In March, a Bay Area-based startup called Joyable launched. Their mission? Helping people overcome their social anxiety.
According to the Anxiety and Depression Association of America, 15 million adults suffer from Social Anxiety Disorder. Joyable's tagline is "Overcome Social Anxiety, Judgement Free," and CEO Peter Shalek -- who wanted to be a therapist but ended up finding his passion in business -- has quite the goal.
"I believe mental health is the single biggest waste of human potential in the developed world, and there’s quite a bit of statistics, unfortunately, to back that up,” Shalek told The Atlantic. “Our mission is to cure the world of anxiety and depression.”
Many people would disagree with Shalek's characterization of mental health challenges as the enemy of "potential" -- people with a whole host of conditions add value to their workplaces and communities while also living with anxiety, depression and the like. But the intent to make life and work easier for those suffering from these conditions is one anyone could get behind.
Here's how it works: Every Joyable client is assigned a "coach." The coach and client get to know each other at the beginning of the treatment with a 30-minute phone call, and after that there are weekly check-ins and coaches are available by text, phone and email. Joyable costs $99 per month or $239 for three months.
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Coaches are not licensed therapists, but they do use cognitive behavioral therapy (CBT) methods, which have proved effective in treating social anxiety. Dozens of studies have also shown that CBT is just as effective online as face-to-face, according to Psych Central.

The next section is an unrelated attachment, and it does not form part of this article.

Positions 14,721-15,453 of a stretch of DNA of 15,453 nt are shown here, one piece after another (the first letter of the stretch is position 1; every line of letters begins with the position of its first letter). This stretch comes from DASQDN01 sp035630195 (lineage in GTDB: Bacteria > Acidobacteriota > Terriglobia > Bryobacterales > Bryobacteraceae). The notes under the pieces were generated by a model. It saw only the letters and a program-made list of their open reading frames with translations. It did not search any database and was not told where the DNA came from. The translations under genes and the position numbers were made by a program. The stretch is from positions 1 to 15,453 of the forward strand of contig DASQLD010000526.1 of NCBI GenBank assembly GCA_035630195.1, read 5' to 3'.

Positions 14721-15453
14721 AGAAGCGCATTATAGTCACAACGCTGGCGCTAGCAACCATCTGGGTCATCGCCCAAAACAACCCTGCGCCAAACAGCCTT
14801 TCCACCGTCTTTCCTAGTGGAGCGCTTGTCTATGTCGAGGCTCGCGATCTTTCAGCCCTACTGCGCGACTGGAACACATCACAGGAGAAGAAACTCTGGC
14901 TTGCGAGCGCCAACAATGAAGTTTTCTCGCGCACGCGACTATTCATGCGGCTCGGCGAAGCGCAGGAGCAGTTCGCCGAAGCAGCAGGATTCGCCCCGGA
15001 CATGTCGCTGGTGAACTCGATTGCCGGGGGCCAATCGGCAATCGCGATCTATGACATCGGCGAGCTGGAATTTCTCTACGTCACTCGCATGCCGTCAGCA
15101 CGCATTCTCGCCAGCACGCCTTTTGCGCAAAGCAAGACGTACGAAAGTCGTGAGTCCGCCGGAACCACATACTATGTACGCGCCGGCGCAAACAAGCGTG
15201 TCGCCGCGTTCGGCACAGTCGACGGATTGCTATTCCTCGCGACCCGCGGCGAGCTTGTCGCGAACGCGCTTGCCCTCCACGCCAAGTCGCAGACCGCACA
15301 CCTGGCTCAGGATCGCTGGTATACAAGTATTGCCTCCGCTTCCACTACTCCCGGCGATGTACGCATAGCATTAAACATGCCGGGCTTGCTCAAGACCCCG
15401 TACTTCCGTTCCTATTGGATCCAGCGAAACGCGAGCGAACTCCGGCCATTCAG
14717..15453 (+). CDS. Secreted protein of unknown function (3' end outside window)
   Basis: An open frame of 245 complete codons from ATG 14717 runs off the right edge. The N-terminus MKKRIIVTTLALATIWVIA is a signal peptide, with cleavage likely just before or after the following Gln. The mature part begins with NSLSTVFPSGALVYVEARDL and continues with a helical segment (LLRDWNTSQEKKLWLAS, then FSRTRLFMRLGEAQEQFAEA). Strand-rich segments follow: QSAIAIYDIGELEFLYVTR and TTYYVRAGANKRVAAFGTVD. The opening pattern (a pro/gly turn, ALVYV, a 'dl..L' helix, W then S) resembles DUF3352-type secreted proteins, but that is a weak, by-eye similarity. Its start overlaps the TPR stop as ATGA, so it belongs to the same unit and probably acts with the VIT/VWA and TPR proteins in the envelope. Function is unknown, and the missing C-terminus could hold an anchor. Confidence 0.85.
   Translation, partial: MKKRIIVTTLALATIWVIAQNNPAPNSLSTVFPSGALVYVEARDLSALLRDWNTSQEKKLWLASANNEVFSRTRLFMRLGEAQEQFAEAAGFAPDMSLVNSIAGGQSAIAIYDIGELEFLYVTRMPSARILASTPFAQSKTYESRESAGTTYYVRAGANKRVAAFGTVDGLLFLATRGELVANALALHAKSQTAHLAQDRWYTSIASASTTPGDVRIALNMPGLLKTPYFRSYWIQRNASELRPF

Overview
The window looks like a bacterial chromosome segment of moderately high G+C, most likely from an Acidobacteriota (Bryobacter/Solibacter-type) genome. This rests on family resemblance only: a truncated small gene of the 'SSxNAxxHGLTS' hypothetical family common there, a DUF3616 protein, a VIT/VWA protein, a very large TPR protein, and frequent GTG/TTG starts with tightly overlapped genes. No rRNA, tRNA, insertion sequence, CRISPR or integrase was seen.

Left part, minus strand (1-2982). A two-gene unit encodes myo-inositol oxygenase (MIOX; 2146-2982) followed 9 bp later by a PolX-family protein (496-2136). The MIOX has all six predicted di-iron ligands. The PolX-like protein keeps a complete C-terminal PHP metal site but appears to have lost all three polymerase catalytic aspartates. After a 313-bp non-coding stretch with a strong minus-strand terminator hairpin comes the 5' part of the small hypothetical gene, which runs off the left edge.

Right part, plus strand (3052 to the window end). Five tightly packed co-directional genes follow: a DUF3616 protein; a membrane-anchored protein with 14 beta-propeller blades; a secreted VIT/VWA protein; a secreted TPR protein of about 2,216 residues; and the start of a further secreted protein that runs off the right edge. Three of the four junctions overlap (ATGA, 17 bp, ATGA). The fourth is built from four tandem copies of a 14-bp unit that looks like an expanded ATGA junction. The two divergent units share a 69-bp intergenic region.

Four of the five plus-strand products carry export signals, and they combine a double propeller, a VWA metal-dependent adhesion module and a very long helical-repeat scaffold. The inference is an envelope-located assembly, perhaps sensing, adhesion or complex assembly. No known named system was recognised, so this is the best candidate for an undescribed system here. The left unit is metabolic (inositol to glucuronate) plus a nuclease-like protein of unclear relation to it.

In CBT, "you work with a mental health counselor (psychotherapist or therapist) in a structured way, attending a limited number of sessions," The Mayo Clinic explains. "Cognitive behavioral therapy helps you become aware of inaccurate or negative thinking, so you can view challenging situations more clearly and respond to them in a more effective way."
According to Joyable co-founder Steve Marks, the company's seen a lot of success since its March launch. He told The Huffington Post:
Ninety percent of Joyable clients see their social anxiety decline. On average, Joyable clients see their social anxiety decline by 30 percent, which they tell us is life-changing. A 30 percent decline allows them to do the things they care about most that were hard before Joyable, like interviewing for jobs, going on dates, or interacting successfully with their families. We've been able to help all kinds of people with their social anxiety, whether they are young or old, female or male, and whether their social anxiety is moderate or severe.
Although we don't advise anyone to use Joyable in place of therapy, it's certainly progress in the mental health department.
H/T The Atlantic
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